One in seven millennials say they are more confident about their home ownership prospects following the recent changes to stamp duty for first-time buyers.  

This news, which derives from research carried out by the Foresters Friendly Society, is positive and perhaps to be expected, but with property prices in London in particular still out of reach for many first-time buyers, the stamp duty break will not benefit all of them, including some looking to buy in parts of Islington and Stoke Newington.  

The Chancellor announced in the last Autumn Budget that stamp duty would be abolished, and this measure would mean a stamp duty cut for 95% of first-time buyers, while 80% of first-time buyers would not have to pay stamp duty at all.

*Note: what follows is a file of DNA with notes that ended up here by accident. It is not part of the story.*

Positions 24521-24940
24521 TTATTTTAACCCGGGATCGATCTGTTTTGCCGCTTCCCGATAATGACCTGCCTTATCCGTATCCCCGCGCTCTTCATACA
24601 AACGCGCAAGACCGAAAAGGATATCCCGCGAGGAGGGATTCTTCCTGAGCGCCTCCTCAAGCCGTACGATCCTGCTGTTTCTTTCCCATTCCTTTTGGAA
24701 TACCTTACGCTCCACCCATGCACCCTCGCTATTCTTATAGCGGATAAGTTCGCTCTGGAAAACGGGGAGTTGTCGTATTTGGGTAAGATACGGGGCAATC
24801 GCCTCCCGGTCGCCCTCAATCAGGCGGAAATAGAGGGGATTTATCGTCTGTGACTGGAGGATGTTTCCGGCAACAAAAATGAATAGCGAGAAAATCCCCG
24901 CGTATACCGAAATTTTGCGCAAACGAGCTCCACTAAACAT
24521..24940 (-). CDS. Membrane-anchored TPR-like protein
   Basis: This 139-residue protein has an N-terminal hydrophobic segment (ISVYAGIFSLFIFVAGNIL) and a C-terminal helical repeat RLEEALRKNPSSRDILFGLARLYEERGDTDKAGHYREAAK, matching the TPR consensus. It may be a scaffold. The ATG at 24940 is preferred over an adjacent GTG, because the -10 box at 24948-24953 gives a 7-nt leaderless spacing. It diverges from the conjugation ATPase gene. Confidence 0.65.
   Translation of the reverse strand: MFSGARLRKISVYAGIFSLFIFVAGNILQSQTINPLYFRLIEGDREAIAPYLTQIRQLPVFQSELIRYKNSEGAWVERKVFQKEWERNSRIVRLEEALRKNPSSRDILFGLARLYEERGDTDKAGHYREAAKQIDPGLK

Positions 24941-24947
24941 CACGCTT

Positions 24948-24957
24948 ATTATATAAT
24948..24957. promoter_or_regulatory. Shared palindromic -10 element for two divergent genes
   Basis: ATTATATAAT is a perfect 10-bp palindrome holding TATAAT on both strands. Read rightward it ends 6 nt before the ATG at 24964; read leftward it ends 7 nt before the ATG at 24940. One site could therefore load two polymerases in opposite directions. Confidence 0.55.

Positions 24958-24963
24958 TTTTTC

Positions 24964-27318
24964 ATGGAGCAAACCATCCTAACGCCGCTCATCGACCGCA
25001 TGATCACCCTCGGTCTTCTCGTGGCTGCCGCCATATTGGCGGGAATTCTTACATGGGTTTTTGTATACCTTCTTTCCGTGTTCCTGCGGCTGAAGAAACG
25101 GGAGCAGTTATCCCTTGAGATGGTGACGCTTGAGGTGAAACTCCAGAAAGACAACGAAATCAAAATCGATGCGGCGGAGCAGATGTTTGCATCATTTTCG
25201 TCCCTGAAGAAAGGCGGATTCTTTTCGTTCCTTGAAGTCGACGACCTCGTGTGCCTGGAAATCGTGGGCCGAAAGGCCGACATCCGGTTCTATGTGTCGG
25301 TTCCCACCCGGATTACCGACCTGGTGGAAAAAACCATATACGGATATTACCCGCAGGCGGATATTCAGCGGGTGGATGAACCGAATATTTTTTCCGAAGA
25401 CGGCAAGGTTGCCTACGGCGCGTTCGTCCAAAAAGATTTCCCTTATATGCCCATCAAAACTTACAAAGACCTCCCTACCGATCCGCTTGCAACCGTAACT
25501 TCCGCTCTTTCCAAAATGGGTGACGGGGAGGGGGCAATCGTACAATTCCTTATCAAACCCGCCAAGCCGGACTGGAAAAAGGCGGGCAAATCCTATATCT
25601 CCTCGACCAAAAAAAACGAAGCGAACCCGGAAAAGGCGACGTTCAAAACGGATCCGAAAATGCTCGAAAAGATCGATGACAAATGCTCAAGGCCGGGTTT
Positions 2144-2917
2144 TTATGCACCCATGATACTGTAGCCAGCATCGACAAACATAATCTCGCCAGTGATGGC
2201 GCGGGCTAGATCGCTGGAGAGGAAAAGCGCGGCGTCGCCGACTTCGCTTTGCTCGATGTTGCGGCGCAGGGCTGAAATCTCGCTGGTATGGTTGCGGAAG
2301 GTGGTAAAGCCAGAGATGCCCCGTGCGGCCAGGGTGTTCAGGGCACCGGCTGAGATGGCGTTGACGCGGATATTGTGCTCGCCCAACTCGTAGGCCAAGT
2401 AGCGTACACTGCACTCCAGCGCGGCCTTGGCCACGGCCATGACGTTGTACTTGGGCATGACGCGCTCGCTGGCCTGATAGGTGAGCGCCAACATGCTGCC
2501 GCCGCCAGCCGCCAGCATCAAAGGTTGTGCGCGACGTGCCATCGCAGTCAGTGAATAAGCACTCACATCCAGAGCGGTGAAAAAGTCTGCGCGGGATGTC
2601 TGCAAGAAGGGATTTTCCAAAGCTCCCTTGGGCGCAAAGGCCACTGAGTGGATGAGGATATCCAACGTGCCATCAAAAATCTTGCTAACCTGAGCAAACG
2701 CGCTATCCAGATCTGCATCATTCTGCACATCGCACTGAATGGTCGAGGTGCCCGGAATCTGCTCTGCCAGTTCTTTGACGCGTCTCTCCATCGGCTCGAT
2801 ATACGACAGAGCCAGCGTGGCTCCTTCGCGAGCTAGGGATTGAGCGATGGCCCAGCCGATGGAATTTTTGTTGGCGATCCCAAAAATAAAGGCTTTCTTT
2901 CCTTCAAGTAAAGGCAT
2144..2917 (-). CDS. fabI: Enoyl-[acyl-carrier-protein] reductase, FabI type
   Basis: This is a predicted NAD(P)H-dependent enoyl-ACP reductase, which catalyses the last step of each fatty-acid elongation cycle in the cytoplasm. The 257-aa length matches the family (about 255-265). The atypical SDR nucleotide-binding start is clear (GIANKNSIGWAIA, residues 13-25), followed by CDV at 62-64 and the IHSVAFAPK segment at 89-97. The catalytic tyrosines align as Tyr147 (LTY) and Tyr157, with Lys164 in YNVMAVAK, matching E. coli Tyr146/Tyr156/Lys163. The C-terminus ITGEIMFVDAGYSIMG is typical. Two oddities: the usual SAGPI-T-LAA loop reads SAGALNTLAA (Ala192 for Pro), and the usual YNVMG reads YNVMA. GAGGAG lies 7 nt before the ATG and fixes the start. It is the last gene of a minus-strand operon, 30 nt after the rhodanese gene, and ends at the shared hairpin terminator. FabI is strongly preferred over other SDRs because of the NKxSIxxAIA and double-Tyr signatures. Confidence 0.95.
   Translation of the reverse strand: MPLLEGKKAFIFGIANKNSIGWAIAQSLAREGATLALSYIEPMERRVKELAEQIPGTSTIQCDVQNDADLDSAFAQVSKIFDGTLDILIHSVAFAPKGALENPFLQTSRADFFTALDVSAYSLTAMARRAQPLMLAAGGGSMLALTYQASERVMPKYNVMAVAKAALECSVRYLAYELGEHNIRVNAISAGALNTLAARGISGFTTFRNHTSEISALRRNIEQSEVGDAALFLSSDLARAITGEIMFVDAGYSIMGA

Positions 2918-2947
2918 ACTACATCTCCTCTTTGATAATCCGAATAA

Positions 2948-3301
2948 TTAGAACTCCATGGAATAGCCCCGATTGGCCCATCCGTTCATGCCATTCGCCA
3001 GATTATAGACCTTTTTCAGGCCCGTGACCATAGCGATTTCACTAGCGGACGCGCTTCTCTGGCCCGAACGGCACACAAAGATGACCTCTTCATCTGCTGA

No stamp duty now needs to be paid by first-time buyers when buying a property worth up to £300,000, nor does stamp duty need to be paid on the first £300,000 when purchasing a home worth up to £500,000.  

But lack of housing supply remains a key issue, an issue which was addressed extensively by the Chancellor in the Autumn Budget. However, there are fears that unless the number of affordable homes increase, the abolition of stamp duty for first-time buyers could result in house price rises.  

Meanwhile, the research also revealed that some of those who are saving for a deposit on a property are not always using the best means of doing so. First-time buyers are therefore being encouraged to make sure they explore all saving product options available to them when they start saving for a deposit.   

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Financial Reporter